Unemployment: Let’s get real
Poor Harry Reid. You can understand why Rush Limbaugh calls him “Dingy Harry”. For a public servant of many decades who is supposedly practiced in the art of public speaking, he sure can mess it up. Today I assume he was trying to tell us that the 9.7% unemployment rate that the government claims and the number of unemployed reported this week didn’t go up as high as expected. This is how it came out:
“Today is a big day in America. Only 36,000 people lost their jobs today, which is really good,” Reid said Friday on the Senate floor.
I’m sure those 36,000 are just happy as can be about that, Mr. Reid.
But as most informed folks know, that 9.7% figure doesn’t really reflect the full extent of unemployment. The government’s “U-6” number is much closer, but isn’t used because – well, take a look and you’ll figure it out for yourself:
The U.S. jobless rate was unchanged at 9.7% in February, following a decline the previous month, but the government’s broader measure of unemployment ticked up 0.3 percentage point to 16.8%.
Despite the Obama administration claim today that those measures they’ve put into place appear to be working, the U-6 says otherwise:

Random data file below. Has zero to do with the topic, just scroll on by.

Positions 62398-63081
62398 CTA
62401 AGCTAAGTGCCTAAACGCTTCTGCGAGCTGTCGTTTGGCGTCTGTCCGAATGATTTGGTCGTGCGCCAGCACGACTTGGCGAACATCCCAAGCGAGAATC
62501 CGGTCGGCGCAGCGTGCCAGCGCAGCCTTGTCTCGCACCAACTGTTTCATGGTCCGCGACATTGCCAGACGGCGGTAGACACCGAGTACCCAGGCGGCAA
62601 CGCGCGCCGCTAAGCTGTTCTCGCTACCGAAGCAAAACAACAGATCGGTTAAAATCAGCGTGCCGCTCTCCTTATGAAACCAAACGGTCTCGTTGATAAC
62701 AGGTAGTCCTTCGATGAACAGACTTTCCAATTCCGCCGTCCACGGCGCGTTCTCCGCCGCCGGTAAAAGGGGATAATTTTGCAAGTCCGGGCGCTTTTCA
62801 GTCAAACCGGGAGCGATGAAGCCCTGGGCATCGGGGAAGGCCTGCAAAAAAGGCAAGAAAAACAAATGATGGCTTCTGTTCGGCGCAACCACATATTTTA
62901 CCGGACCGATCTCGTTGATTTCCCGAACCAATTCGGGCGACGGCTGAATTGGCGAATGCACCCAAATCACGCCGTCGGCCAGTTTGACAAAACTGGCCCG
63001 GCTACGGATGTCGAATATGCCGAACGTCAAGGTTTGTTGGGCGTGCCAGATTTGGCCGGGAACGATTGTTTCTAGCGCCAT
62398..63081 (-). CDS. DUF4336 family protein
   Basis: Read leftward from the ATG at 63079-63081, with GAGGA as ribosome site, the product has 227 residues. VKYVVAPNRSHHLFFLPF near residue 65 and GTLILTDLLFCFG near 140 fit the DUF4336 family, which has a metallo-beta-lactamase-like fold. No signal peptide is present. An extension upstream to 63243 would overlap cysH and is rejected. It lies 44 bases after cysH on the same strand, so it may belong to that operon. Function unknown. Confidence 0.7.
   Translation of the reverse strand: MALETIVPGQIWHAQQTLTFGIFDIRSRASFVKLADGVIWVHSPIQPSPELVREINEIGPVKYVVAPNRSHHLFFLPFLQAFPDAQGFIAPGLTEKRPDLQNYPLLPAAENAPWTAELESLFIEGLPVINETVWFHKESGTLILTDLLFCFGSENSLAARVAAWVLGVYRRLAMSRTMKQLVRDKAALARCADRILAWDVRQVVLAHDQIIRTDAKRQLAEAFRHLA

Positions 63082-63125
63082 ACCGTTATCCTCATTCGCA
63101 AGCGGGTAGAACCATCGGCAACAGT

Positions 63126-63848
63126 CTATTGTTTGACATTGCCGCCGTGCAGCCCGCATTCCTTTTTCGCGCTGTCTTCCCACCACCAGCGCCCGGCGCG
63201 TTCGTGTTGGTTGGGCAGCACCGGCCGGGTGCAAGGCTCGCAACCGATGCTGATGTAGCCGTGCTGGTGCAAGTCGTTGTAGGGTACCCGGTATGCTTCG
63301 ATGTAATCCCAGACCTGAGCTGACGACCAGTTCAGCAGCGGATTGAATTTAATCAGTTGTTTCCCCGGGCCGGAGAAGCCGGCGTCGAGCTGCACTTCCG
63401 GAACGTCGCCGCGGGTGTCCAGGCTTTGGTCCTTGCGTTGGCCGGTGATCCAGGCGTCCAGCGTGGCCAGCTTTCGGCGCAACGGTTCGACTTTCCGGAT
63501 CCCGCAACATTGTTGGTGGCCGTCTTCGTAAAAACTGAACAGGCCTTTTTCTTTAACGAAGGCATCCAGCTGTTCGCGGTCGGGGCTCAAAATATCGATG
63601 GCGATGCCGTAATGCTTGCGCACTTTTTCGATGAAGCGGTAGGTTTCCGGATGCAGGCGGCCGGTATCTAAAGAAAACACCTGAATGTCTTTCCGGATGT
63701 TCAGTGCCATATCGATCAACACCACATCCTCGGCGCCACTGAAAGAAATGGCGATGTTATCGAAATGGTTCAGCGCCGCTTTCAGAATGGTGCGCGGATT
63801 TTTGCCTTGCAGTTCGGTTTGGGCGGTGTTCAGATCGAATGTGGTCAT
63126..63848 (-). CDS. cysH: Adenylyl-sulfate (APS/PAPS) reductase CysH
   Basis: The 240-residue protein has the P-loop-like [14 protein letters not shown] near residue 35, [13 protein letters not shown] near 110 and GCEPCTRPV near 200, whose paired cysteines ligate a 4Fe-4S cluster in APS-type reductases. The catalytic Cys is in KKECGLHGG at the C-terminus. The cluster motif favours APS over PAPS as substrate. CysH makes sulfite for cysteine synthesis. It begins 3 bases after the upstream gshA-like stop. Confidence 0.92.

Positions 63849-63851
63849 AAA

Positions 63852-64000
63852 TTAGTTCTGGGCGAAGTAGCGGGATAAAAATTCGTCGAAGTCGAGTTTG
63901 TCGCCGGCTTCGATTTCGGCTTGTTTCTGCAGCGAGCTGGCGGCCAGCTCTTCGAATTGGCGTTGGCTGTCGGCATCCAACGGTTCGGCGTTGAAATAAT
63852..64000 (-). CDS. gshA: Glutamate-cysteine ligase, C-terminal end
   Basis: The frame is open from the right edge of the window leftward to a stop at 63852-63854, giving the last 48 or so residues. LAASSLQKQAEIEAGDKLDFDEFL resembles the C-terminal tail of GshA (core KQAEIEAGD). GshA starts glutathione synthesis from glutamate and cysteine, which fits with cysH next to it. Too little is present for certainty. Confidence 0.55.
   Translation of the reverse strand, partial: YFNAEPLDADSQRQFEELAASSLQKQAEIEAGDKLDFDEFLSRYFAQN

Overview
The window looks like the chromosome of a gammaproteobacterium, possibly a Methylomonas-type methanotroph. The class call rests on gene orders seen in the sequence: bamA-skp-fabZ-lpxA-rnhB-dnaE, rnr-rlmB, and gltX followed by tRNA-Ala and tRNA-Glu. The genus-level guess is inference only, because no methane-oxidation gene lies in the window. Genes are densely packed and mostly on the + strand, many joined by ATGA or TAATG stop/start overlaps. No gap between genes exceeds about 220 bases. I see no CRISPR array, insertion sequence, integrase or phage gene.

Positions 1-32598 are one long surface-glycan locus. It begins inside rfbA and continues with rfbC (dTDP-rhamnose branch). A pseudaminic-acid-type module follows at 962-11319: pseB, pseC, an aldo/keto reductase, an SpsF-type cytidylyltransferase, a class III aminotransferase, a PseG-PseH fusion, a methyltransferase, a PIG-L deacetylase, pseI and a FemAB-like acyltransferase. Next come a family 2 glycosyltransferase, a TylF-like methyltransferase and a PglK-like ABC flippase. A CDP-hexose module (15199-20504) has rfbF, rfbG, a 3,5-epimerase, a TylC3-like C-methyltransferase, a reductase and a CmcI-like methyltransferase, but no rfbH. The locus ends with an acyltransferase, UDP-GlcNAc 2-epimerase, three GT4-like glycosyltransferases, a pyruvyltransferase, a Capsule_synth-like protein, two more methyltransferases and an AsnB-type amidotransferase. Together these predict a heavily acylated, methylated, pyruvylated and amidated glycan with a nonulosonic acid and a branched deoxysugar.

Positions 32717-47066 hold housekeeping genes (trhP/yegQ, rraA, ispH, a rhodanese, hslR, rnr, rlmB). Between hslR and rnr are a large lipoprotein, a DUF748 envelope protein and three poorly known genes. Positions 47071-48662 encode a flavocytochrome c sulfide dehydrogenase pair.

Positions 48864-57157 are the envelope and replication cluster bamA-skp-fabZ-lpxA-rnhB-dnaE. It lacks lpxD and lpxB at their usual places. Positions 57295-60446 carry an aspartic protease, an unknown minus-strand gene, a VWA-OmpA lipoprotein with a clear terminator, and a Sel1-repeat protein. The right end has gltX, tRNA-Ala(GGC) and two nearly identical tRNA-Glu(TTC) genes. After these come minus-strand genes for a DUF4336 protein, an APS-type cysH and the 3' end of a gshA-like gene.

The comprehensive gauge of labor underutilization, known as the “U-6″ for its data classification by the Labor Department, accounts for people who have stopped looking for work or who can’t find full-time jobs. Though the rate is still 0.6 percentage point below its high of 17.4% in October, its continuing divergence from the official number (the “U-3″ unemployment measure) indicates the job market has a long way to go before growth in the economy translates into relief for workers.
Here’s the key and a reason you should take all this happy talk with a grain of salt:
A U-6 figure that converges toward the official rate could indicate improving confidence in the labor market and the overall economy. This month pushes convergence even further away.
And it “pushes convergence … away” by a significant amount.
One of the things to be wary of is the administration will start believing its own press and at the first sign the U-3 begins to dip, figure it can begin to further its tax and spend agenda. Until you see the U-6 headed in the same direction as the U-3 and showing significant drops, nothing is getting better on the employment front. And until that happens, the recovery is not going to “take off”.